Snyder On Trial in Majors, Maybe Court

For Cory Snyder, it is the best of times, it is the worst of times.

The phrase belongs to 19th Century English author Charles Dickens, but the description certainly fits Snyder, who seems to be living A Tale of Two Seasons.

In the space of a few weeks, Snyder, a 23-year-old minor-league third baseman for the Maine Guides of the Triple-A International League, has been hauled into court on two counts of third-degree assault for hitting two fans in the stands with a thrown bat, and called up to the Cleveland Indians and given a spot on a major-league roster.

A dream and a nightmare running concurrently. On the very day Snyder packed up and headed for Cleveland, an attorney was representing him in the criminal branch of a Rochester city court where a hearing date of July 7 was set for the assault case.


It is particularly ironic that Snyder, a Mormon who doesn’t smoke or drink, should be involved in a criminal case.

The incident occurred several weeks ago. Snyder, playing in Rochester against the Red Wings, hit a pop fly to center. He flung his bat in the direction of the dugout. It didn’t stop there, however, continuing instead on a collision course into the seats where it hit a 61-year-old woman, cutting her lip, and the woman’s granddaughter, breaking her nose.

Snyder blamed the pine tar on the bat, saying it stuck to his hand, causing him to inadvertently throw the bat away.

That was just the beginning of Snyder’s miserable afternoon.

The next time he came to bat, Snyder was hit by Red Wing pitcher Bill Swaggerty, who later admitted he was retaliating for the fans. A bench-clearing fight ensued. Snyder stood quietly by the home plate umpire and watched. When all the flailing bodies had been separated, Snyder and Swaggerty were ejected.

Enter the long arm of the law.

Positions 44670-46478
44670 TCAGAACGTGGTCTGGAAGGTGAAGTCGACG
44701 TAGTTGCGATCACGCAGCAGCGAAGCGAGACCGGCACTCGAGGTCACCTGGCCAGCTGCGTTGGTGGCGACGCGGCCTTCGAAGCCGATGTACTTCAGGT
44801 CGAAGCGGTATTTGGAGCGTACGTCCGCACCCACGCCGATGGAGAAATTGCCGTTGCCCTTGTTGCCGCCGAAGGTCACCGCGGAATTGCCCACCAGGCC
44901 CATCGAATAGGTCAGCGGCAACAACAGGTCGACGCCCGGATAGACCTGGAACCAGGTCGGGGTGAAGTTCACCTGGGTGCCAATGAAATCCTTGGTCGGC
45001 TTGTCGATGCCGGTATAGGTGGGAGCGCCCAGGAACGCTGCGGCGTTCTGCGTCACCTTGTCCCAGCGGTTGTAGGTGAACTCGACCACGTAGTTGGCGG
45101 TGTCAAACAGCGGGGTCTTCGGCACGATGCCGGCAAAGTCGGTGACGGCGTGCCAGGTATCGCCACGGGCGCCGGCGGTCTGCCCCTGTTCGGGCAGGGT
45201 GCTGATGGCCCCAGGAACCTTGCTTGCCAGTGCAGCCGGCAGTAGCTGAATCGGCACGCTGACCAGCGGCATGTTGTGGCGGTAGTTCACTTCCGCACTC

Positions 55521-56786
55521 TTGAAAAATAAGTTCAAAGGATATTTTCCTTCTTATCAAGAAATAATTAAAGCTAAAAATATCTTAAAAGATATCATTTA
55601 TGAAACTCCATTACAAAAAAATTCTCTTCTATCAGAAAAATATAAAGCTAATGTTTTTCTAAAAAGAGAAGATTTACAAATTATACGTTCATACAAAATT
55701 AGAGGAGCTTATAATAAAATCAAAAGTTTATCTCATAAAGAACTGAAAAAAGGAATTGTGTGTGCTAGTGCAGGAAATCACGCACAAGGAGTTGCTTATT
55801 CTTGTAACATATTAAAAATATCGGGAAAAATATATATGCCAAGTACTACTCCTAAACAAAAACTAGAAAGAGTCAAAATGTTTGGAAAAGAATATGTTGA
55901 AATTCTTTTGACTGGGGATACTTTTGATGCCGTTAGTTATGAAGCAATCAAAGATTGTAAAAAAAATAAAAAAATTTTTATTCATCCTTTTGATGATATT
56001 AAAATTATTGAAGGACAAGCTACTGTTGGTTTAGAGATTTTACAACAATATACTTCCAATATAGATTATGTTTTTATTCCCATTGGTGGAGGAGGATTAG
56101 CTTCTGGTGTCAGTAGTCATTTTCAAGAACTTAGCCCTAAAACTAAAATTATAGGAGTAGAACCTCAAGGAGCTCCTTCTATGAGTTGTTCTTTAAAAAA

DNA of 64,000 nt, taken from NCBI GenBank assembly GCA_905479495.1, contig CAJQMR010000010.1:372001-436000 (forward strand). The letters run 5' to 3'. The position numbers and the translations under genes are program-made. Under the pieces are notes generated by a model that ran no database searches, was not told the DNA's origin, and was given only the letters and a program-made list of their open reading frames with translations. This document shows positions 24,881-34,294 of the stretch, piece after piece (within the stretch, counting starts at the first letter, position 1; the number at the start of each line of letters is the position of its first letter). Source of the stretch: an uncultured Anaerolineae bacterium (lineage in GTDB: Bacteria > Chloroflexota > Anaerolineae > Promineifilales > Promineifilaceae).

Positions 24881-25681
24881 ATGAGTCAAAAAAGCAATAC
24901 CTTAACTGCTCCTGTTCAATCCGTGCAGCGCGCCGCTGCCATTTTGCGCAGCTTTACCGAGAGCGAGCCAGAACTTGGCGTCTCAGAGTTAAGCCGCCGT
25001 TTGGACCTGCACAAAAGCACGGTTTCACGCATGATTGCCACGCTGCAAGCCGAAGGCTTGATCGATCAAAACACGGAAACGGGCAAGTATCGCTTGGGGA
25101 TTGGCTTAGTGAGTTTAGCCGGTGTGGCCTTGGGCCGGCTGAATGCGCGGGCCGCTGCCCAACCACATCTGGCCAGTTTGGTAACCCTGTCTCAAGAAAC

A law enforcement official wanted to intercept Snyder before he could get away.

“He’s not going anywhere,” Jim Napier, Snyder’s Maine manager, told the officer. “You can come in our clubhouse and do what you have to do.”


If Snyder doesn’t cooperate, Napier was told, he’ll be taken away in handcuffs.

For throwing his bat ? Maybe jail was too good for the man. Forget the trial. Let’s just lynch him.

It got worse. The headline in a local paper read “Mayhem At The Ballpark.” A cartoon illustration showed the sequence of events much as you’d recreate a murder scene.

“I was kind of embarrassed by it,” says Bob Matthews, a columnist for the Rochester Times-Union, not the paper which ran the sensationalistic headline. “I was embarrassed for the town. I understand why it was a story, but it was handled like a crime. It was an accident. To say it was malicious--nothing could be further from the truth.


“That’s all anybody was talking about around here for two days.”

Snyder, who has pleaded innocent to all charges, is refraining from comment while the case winds its way through the courts. But his manager has plenty to say.

“In 28 years of baseball, I’ve never seen anything like it,” Napier says. “It was handled like a witch hunt. I just don’t understand it. The way it was made to look, you’d think he picked the two ladies out and threw the bat at them deliberately. He’s an outstanding young man. He has never done anything to anybody. He wouldn’t know how to hurt anybody if he wanted to.”

Snyder’s problems cannot be blamed on frustration. When he was called up to replace injured Cleveland infielder Pat Tabler, Snyder was hitting a team-leading .302 for Maine with nine home runs and 32 RBI in 49 games.


That continues a pattern of excellence begun at Canyon High School, and continued at BYU where Snyder smashed hitting records as well as baseballs. In 1984, he played for the U.S. Olympic baseball team and was the top pick of the Indians in the June draft.

Snyder finished last year, his first in pro ball, with a .281 average, 28 homers and 94 RBI at Waterbury, a Double-A club in the Eastern League. He was named league MVP.

When he returned to the Rochester ballpark the day after the incident, he was booed mercilessly.

The fans had already reached a verdict--guilty.


Before the series was over, however, Snyder slugged a game-winning home run. The reaction? Cheers from the crowd. The other team’s crowd.

Perhaps they were just thankful his bat had connected with something other than one of their skulls.